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2004 l U/A l 123 Mins l Rating:
Dhoom is a Bollywood film and the first installment in the Dhoom series. It is produced by Yash Raj Films' Aditya Chopra (son of Yash Chopra) and was released in 2004. Earning over Rs. 42 crore ($9 million USD), the film became one of the top-grossing Indian films of 2004. This was the first action film made by Yash Raj Films in 19 years, since Vijay (1988), and brought in a new genre of movies akin to the fast paced motorcycle-robbery dramas. Its sequel, Dhoom 2, was released in 2006 in India, and Dhoom 3 is set to release in 2012. Both movies were based on the French Taxi series by Luc Besson.
Dhoom, Abhishek Bachchan, Uday Chopra, John Abraham, Esha Deol, Rimi Sen, Perizaad Zorabian, Arjun Sablok, Manoj Joshi, Ajay Pande, Sanjay Singh, Farid Amiri, Rohit Chopra
by Taran Aadarsh | Posted Aug 27, 2004
'Yashraj Films' - The banner is a brand to reckon with today. It goes without saying that the expectations from every Yashraj product are gargantuan. But after having watched DHOOM, you wonder whether you've entered the wrong cinema hall or perhaps, the makers weren't able to control this [mis] adventure after a point!
Yes, DHOOM, directed by Sanjay Gadhvi, contradicts all expectations. You saunter into the cinema hall expecting the banner to change lanes [from mushy love stories to thrillers], but this bike ride is as nightmarish as driving a BMW on a road full of potholes.
DHOOM has style, but no substance. DHOOM has gloss, but no script. DHOOM has thrills in abundance, but the outcome is least exciting. In short, DHOOM ranks amongst Yashraj's weakest films.
A gang of four robbers is up to robbing banks, giving nightmares to the police department. The robbers commute on their hi-tech bikes - the slickest, meanest and fastest riding machines on the road.
Jai [Abhishek Bachchan], an honest police officer, is entrusted the responsibility of nabbing the culprits. He is soon on the trail of the robbers, a gang headed by Kabir [John Abraham]. Kabir and his gang transform into pizza delivery boys soon after their unholy missions are accomplished.
So brilliant is their metamorphosis that no one suspects them of being the same wicked robbers who don their helmets and commit these daring robberies.
Initially daunted by the speed and mannerisms of the gang, Jai ropes in the services of Ali [Uday Chopra], a happy-go-lucky garage mechanic and a prodigious bike rider. Ali is very different from Jai; while Jai is serious, Ali is flippant, casual.
The two don't get along, but they decide to team up and take the robbers to task. From the mean streets of Mumbai, the focus shifts to the beaches of Goa. Can Jai and Ali nab Kabir and his gang?
To start with, the viewer has witnessed such chor-sipahi, cat-n-mouse games time and again. However, DHOOM not only takes its inspiration from several Bollywood flicks, but also seems slightly similar to a few Hollywood thrillers [coincidental?], namely THE FAST AND THE FURIOUS and BIKER BOYZ.
The problem with DHOOM is that it relies too heavily on thrills to take it forward. That explains why the bike chase, at several points in the story, is far more interesting than the story itself. In fact, all you remember at the end of the show are some expertly executed chases [Allan Amin], not the drama.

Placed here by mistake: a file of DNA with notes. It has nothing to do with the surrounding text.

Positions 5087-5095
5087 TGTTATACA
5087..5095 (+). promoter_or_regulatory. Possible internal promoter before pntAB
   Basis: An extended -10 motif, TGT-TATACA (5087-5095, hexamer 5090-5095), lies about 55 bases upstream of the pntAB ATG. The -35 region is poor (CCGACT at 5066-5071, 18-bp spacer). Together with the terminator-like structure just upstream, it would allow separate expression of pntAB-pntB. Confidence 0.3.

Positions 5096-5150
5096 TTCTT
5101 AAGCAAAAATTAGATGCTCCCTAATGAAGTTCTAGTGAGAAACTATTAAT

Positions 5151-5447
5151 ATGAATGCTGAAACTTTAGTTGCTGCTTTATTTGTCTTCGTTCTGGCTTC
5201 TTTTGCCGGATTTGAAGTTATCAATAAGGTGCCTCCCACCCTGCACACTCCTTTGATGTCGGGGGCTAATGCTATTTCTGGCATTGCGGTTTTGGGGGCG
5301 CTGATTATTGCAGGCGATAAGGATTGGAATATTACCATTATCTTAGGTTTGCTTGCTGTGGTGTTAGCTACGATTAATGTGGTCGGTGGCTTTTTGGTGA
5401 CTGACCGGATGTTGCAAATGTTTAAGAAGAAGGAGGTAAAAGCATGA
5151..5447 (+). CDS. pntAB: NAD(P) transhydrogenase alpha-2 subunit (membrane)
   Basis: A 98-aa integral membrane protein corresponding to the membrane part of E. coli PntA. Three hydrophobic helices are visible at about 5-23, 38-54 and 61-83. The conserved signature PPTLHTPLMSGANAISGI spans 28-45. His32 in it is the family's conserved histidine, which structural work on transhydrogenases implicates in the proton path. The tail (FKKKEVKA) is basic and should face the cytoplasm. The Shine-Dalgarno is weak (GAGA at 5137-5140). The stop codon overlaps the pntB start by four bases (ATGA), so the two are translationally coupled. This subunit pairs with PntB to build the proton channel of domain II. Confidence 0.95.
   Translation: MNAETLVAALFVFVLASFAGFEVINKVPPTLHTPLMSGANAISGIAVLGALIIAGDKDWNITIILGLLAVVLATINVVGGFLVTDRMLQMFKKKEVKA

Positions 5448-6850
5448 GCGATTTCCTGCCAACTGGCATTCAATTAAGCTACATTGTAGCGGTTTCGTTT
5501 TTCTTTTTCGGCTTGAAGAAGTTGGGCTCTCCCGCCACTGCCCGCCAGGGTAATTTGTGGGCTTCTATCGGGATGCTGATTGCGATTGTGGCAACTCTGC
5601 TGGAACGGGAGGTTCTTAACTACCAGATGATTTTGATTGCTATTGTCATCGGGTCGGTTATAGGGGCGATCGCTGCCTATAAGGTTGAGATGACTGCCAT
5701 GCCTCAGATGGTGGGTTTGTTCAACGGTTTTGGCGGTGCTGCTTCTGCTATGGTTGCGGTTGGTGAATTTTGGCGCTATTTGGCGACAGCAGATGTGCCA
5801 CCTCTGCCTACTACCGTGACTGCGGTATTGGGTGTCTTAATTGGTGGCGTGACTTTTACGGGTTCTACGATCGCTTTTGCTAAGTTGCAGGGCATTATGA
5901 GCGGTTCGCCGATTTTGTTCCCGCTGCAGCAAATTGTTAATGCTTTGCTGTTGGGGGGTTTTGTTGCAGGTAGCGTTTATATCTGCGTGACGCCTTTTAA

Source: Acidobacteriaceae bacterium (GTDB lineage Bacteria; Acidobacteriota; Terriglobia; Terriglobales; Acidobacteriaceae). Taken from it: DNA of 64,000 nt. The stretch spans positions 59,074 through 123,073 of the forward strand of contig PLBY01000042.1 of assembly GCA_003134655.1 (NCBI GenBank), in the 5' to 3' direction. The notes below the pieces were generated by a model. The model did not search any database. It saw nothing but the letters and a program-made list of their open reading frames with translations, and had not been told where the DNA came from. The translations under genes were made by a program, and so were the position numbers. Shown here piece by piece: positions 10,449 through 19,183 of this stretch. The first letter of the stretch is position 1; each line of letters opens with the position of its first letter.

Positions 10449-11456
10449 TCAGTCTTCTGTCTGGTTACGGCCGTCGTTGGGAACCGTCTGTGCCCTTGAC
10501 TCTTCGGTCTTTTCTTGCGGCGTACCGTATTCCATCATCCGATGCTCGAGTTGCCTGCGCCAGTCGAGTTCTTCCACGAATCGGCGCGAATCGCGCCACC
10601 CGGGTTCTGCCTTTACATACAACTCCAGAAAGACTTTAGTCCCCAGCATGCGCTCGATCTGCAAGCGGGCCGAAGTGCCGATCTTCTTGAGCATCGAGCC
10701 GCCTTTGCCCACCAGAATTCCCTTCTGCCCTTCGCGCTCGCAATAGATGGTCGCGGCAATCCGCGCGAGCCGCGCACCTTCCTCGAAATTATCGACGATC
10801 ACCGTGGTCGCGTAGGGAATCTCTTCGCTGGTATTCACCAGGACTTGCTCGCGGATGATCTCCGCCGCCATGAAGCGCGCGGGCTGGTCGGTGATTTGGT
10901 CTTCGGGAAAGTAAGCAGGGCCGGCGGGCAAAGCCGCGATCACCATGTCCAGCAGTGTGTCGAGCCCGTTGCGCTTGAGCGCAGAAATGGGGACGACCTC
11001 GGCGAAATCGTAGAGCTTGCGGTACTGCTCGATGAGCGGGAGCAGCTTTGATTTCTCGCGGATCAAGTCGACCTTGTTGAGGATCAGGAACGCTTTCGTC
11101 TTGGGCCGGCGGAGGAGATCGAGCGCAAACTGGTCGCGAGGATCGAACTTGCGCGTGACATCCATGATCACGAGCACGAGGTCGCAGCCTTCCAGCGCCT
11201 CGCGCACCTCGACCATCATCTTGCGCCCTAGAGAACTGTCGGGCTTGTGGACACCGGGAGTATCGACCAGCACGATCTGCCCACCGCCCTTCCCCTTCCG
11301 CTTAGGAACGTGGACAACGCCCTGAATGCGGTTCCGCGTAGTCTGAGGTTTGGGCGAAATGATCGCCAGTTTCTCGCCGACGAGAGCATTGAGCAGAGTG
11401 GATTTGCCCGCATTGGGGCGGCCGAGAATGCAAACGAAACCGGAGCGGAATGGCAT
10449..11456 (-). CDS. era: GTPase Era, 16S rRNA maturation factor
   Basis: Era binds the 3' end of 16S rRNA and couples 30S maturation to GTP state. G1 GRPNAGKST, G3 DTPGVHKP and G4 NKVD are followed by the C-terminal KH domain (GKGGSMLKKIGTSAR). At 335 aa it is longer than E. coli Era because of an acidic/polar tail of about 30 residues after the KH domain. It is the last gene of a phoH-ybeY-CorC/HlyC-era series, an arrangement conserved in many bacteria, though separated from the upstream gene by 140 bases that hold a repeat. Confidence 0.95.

The first half has a few interesting moments and part credit should be reserved for Uday Chopra. His constant search for that perfect woman does bring a smile on the face, while the pedestrian lingo that he uses is also enjoyable at times.
But the film goes completely haywire in the post-interval portions. The heist in a Goa hotel should've been the soul of the film. The crooks are up to their final act the finale should've been nothing short of a novel experience.
But look at the glaring flaws in the script! The convenience with which the gang members get themselves a job in the hotel [John becomes a bartender, the second gets employed in the kitchen, the third is in room service, the fourth looks into the computer systems] gives the impression that kindergarten children were entrusted the responsibility of writing these portions.
Even that can be overlooked. But the ease with which the gang performs the heist and robs Rs. 18 crores from the hotel looks like one cakewalk. It's as if robbing Rs. 18 crores from the basement of a plush hotel is as easy as preparing a cup of coffee. Surely, the writers need to smell coffee!
Even this can be pardoned! But after having cornered John and the cronies, the lights suddenly go off and what follows is one long chase, with heroes fighting atop a goods carrier thats speeding at 150 miles an hour and then, of course, the climax.
Director Sanjay Gadhvi has concentrated too heavily in making each frame look beautiful. The film is a notch above the ordinary as far as the technique is concerned, but, perhaps, he isn't too well aware that what the viewer hopes to watch are not gadgets and gizmos or mean machines, but a well structured story.
Pritam's music sounds good to the ears. The title track [filmed on Esha, Uday] and 'Shikdum' [filmed on Abhishek, Rimi] can easily be singled out. The choreography of the title track in particular is spectacular. Cinematography is first-rate. As mentioned earlier, the thrills are the saving grace.
Abhishek Bachchan makes a sincere attempt to look the character. John Abraham looks cool as the evil guy. But it is Uday Chopra who stands out with an above ordinary performance, playing to the gallery completely. Rimi gets more scope than Esha; she is quite likeable. Esha gets two songs and two scenes - thats it!
On the whole, DHOOM is a terrible letdown thanks to its insipid script. At the box-office, DHOOM will lose its sparkle after the first day or two of glory!